When buzzwords start to become fuzzwords

Nonsense and sensibility: Phrases some consider very clever often drive others mad.

Does jargon stop us thinking clearly? Some people love using technical or fashionable language, but others complain that buzzwords simply clutter our minds and hamper communication.

The theatre director stared at the blog post in bewilderment. It was written by the head of Arts Council England, Darren Henley – but what on earth was he on about? The title – Black Lives Matter – gave a clue, but the language was bizarre. He talked of “cultural capital”, “mechanisms” under “Investment Principles” and “strategic decisions that deliver impact”. It was gobbledygook.

Strangely for an organisation that supports brilliant writers, Arts Council England is notorious for its love of jargon. People applying for grants complain that they have to learn a whole special language to fill in its forms. But it is not alone: America’s National Literacy Institute boasts that one of its staff has “presented at various national conferences on educator preparation programme evaluation” – whatever that means.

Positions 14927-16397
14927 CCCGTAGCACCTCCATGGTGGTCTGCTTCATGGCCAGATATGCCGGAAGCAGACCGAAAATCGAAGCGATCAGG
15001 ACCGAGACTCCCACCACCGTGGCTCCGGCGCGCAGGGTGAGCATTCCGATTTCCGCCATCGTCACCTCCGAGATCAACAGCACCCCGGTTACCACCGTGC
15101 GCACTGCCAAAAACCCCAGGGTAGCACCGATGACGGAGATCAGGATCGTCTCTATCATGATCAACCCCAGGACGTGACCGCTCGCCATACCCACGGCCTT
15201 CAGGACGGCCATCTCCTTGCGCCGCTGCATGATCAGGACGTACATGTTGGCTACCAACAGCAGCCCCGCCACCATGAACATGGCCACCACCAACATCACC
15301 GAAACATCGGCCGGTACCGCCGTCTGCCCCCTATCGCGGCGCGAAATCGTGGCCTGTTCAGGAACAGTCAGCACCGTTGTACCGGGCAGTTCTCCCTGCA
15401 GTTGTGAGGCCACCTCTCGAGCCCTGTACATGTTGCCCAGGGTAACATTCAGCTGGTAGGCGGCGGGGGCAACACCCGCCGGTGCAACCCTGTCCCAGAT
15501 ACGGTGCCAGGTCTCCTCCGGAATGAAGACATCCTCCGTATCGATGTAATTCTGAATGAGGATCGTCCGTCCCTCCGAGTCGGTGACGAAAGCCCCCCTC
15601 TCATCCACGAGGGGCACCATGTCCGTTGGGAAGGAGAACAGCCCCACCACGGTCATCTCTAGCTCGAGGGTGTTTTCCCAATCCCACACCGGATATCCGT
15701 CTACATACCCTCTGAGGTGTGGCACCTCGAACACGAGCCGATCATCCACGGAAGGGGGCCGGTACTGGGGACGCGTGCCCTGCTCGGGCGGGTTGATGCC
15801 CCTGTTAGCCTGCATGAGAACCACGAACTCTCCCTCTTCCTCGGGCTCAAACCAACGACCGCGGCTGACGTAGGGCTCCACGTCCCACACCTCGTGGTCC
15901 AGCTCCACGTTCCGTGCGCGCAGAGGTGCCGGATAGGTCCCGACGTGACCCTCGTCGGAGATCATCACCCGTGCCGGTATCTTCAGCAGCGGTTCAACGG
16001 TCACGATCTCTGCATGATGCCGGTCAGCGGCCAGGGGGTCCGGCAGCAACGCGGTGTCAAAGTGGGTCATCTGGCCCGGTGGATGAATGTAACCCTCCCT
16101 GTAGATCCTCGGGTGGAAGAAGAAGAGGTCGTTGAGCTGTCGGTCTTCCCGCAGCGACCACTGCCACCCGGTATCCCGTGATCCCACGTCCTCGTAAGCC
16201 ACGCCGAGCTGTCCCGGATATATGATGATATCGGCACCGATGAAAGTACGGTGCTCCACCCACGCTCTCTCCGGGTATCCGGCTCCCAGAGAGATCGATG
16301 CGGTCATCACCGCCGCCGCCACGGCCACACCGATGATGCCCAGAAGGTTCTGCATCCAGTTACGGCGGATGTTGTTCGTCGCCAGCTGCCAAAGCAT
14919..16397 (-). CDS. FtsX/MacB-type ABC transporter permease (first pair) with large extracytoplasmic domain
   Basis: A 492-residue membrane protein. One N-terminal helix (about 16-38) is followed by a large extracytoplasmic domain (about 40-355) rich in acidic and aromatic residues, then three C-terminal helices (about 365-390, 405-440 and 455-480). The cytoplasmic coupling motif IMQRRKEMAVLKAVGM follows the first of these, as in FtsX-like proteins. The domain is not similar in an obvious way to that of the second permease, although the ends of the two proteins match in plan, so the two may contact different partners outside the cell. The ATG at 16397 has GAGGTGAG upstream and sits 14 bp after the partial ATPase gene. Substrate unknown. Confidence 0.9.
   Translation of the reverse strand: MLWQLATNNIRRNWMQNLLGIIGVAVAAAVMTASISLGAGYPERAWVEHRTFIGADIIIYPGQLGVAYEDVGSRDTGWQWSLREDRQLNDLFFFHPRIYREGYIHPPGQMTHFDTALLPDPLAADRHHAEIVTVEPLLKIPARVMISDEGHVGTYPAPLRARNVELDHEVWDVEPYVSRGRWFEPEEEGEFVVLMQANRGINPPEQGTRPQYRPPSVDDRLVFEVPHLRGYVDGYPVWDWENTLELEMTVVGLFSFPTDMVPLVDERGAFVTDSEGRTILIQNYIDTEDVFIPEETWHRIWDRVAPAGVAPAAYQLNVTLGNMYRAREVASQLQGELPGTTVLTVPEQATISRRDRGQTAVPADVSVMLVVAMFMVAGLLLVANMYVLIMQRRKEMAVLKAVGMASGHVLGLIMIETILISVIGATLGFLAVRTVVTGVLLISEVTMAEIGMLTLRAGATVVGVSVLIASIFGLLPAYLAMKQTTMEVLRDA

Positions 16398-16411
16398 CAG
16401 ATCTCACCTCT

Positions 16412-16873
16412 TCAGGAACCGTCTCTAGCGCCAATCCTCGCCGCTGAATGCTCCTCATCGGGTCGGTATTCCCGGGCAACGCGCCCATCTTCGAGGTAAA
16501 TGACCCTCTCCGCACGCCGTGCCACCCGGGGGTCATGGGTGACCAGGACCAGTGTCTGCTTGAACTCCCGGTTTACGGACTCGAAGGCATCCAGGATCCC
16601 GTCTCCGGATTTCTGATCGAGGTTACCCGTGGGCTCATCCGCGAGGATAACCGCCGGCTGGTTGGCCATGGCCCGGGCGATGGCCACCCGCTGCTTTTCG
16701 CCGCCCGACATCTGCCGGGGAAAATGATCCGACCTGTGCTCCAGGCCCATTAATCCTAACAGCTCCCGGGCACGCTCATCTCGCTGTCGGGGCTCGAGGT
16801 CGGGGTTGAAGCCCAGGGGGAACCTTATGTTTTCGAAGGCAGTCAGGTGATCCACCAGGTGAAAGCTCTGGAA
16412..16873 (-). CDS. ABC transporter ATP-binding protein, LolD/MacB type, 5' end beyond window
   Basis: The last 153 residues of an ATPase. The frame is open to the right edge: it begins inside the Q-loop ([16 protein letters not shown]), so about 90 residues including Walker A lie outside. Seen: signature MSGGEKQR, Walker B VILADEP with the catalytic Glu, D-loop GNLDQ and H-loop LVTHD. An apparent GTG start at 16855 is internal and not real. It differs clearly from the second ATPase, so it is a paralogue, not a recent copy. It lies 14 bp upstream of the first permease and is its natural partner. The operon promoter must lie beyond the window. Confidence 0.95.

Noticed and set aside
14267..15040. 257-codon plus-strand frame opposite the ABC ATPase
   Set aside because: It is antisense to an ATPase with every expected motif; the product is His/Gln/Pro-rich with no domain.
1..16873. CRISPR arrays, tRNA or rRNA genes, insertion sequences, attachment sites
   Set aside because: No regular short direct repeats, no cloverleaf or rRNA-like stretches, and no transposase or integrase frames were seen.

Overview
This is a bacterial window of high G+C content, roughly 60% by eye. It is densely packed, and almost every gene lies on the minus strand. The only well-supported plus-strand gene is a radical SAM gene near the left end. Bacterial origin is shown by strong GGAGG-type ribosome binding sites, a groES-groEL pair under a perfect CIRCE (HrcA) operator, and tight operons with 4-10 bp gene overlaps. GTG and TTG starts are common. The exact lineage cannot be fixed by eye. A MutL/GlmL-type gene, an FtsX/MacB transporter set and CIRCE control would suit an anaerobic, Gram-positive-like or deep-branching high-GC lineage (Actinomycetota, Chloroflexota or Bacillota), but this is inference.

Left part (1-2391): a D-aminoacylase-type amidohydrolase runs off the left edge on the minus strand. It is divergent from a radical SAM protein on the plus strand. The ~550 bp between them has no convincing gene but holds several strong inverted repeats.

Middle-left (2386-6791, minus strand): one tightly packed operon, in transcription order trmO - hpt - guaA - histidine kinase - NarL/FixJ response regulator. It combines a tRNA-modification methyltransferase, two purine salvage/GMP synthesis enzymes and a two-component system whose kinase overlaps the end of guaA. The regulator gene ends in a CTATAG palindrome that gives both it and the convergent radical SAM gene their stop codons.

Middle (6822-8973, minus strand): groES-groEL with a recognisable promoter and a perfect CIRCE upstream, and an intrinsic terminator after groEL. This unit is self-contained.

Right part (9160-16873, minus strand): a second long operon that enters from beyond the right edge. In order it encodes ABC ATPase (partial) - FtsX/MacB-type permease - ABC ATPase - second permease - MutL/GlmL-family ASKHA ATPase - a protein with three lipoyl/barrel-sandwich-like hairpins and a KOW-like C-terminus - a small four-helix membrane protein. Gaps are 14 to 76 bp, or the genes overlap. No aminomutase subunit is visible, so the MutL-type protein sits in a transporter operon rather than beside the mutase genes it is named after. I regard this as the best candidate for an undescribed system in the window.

Jargon is defined by the Oxford English Dictionary as “words or expressions used by a particular group or profession”. To some it is a useful shorthand: in the army, a soldier who has gone missing is “AWOL”, meaning “absent without leave”.

But there is a problem when people start using private language to outsiders, who often have no idea what they mean. Bank customers have recently been baffled by managers promising to “take ownership” of their complaints when they just mean dealing with them.